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AAA World Article

Out-of-This-World Museums

Explore the science and sensation behind humanity’s first steps on the moon.

By MeLinda Schnyder

AAA World Article

Buzz Aldrin
Photo Courtesy of NASA


Armstrong Air & Space Museum
Wapakoneta, Ohio

armstrongmuseum.org

Celebrate the late Neil Armstrong, Apollo 11 mission commander and the first person to land a craft on the moon and to walk on the moon, at the Armstrong Air & Space Museum in his hometown of Wapakoneta in western Ohio.

Armstrong Air & Space Museum
Armstrong Air & Space Museum
Photo Courtesy of National Aviation Heritage Area

The museum’s exterior resembles a moon base, and its interior explores the life of Armstrong as well as early and modern space exploration. Armstrong’s love of aviation is also well-represented, from a piece of a wind tunnel he created as a child, to the Aeronca Champion aircraft in which he learned to fly, to the Gemini 8 spacecraft he piloted in 1966.

Neil Armstrong
Neil Armstrong
Photo Courtesy of NASA

His training suit for Apollo 11 is displayed, too, along with a moon rock he brought back. Among the interactive exhibits and simulators, you can land a lunar module or dock the Gemini capsule.


 

 

Cosmosphere Internationsl SciEd Center and Space Museum
Cosmosphere International SciEd Center & Space Museum
Photo Courtesy of Cosmosphere International SciEd Center & Space Museum


Cosmosphere International SciEd Center & Space Museum
Hutchinson, Kansas

cosmo.org

Known for having the largest collection of Russian spacecraft outside Moscow, the Cosmosphere International SciEd Center & Space Museum in Hutchinson is home as well to three American-flown spacecraft: the 1961 Liberty Bell 7, the 1966 Gemini 10 and the 1970 Apollo 13.

Apollo Lunar Module Replica
A replica of the Apollo lunar module
Photo Courtesy of Cosmosphere International SciEd Center & Space Museum

The Cosmosphere and its Hall of Space Museum displays some 650 artifacts. The Apollo gallery contains one-of-a-kind authentic and replica artifacts, including the white room where Aldrin, Armstrong and Collins made final preparations before entering the spacecraft as well as a console removed from the mission control room at Johnson Space Center, where a flight surgeon studied the astronauts’ medical conditions.

Cosmosphere Internationsl SciEd Center and Space Museum
Spacesuite of Apollo 13 commander James Lovell
Photo Courtesy of Cosmosphere International SciEd Center & Space Museum

Also on display is a thrust chamber from Apollo 11’s Saturn V F-1 engine. It’s one of several engine components salvaged from the bottom of the Atlantic Ocean in 2013.

 

 

Kennedy Space Center
Kennedy Space Center

Photo courtesy of Kennedy Space Center Visitor Complex

Kennedy Space Center Visitor Complex
Merritt Island, Florida

kennedyspacecenter.com

Head to NASA’s primary launch center (less than an hour east of Orlando) to visit the site where a Saturn V rocket launched Apollo 11 on July 16, 1969, and walk beneath an authentic moon rocket, which is believed to be one of only three remaining in the U.S. The 363-foot-long rocket, the largest flown through space, is the centerpiece of the Apollo/Saturn V Center, one of Kennedy Space Center Visitor Complex’s mission zones, which take you through the U.S. Space Program in chronological order.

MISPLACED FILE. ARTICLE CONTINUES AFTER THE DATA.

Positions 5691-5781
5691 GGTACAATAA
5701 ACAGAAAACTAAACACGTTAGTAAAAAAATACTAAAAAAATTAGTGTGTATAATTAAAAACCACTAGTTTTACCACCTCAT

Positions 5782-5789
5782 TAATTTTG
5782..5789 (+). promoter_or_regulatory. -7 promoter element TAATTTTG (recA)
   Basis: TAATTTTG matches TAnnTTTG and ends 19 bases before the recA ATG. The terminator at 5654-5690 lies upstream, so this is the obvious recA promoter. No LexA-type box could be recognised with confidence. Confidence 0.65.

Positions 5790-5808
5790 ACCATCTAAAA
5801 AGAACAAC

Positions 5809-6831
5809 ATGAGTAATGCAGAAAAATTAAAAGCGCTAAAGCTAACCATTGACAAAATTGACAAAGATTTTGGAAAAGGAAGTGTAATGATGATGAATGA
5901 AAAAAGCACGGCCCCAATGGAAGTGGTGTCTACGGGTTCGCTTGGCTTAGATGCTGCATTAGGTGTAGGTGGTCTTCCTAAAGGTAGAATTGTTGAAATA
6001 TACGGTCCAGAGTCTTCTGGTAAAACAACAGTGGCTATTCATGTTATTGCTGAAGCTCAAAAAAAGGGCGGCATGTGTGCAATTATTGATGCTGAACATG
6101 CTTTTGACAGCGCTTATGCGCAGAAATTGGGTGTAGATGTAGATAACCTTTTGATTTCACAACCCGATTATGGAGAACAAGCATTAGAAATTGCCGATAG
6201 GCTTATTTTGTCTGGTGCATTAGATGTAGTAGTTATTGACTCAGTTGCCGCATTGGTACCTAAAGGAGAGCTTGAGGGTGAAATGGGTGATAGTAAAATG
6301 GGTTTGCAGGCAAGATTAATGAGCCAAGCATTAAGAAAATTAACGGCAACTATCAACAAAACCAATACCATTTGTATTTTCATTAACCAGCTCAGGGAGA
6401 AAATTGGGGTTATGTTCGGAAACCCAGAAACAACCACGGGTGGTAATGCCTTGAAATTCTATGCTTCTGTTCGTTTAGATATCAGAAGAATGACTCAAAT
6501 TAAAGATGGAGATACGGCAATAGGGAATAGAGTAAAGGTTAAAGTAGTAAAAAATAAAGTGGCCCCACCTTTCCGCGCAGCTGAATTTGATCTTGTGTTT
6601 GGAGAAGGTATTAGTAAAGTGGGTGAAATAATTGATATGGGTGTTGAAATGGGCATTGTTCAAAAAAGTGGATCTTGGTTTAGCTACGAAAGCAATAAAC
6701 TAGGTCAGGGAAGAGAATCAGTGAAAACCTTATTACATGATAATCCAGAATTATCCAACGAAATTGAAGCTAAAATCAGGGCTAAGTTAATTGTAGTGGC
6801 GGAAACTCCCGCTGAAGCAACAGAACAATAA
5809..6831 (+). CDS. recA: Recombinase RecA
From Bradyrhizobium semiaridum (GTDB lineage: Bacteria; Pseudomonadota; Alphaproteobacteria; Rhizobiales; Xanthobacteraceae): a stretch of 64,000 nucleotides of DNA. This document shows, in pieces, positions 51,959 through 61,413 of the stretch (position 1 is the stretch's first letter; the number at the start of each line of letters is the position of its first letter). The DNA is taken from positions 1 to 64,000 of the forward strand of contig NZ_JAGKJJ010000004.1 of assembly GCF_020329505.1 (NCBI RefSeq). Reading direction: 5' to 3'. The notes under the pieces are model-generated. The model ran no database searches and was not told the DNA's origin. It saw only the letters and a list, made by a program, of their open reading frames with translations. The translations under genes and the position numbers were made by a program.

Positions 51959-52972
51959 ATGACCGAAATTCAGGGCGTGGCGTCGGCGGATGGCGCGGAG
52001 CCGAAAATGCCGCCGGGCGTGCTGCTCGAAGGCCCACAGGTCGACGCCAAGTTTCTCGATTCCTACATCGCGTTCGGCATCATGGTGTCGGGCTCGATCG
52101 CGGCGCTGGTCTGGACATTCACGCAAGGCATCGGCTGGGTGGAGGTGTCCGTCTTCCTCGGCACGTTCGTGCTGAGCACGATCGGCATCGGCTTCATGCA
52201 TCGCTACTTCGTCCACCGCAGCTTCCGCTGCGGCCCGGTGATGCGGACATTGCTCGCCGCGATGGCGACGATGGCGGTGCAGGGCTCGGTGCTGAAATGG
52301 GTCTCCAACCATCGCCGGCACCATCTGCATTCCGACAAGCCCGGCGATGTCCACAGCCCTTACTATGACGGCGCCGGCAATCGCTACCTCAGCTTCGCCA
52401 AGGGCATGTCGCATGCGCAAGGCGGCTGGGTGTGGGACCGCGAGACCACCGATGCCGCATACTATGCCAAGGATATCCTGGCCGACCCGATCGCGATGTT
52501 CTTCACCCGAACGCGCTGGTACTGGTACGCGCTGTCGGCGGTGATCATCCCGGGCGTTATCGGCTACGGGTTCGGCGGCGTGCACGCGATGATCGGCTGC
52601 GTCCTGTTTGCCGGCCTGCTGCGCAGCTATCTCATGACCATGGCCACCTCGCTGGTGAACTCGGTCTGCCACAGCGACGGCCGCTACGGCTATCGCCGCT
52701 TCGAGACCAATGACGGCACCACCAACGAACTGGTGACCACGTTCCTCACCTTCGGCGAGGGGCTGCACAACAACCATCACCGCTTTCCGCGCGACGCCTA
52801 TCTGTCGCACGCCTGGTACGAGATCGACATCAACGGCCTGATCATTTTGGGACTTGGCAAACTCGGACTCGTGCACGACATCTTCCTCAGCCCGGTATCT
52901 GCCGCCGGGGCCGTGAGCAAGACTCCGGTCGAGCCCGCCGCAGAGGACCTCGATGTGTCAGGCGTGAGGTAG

Apollo Saturn V Center
Saturn V Rocket and engine bells
Photo courtesy of Kennedy Space Center Visitor Complex

Along with Apollo 11 items, there are authentic artifacts from every Apollo mission—from spacesuits and a moon rock that you can touch to a lunar excursion module and the Apollo 14 crew capsule.

In the Lunar Theater, visitors can relive the drama of watching the launch and the moon landing, which blends NASA film footage and audio recordings with 3D theatrical elements and interviews with Apollo astronauts.

 

More Places to Celebrate the Moon Landing Anniversary

No matter what part of the country you’re in, you’ll likely find a museum honoring the Apollo 11 anniversary this year, including special events throughout the duration of the eight-day mission, from blastoff on July 16 to when astronauts Buzz Aldrin, Neil Armstrong and Michael Collins safely splashed back down on Earth on July 24. Here are a few others to consider.

Space Center Houston (spacecenter.org) is debuting the Historic Mission Operations Control Center, a national historic landmark, recently restored to its appearance when it managed the Apollo 11 mission. Using authentic audiovisuals, the exhibit creates an immersive experience of Apollo 11’s pivotal moments in the same space where they happened.

Smithsonian National Air and Space Museum (airandspace.si.edu) on the National Mall in Washington, D.C., is honoring the anniversary throughout the year with special events; however, the museum’s full Apollo exhibit is closed until a new permanent exhibit opens in 2022. You can check out a lunar module in the main hall and a special case of Apollo 11 artifacts, which will be joined in July by Armstrong’s spacesuit. The Smithsonian’s key Apollo artifacts are included in a traveling exhibit “Destination Moon: The Apollo 11 Mission” that is at The Museum of Flight in Seattle, Washington, until September 2, 2019.

U.S. Space & Rocket Center (rocketcenter.com) in Huntsville, Alabama, the visitor center for NASA’s Marshall Space Flight Center, displays one of the largest collections of rockets and space memorabilia. The special exhibit “Apollo: When We Went to the Moon” runs through December 2019.

Wings Over the Rockies Air & Space Museum (wingsmuseum.org) in Denver, Colorado, hosts a regional celebration of the anniversary called Apollopalooza from July 13 to 20.

 

 

This article originally appeared in the July/August 2019 edition of AAA World.


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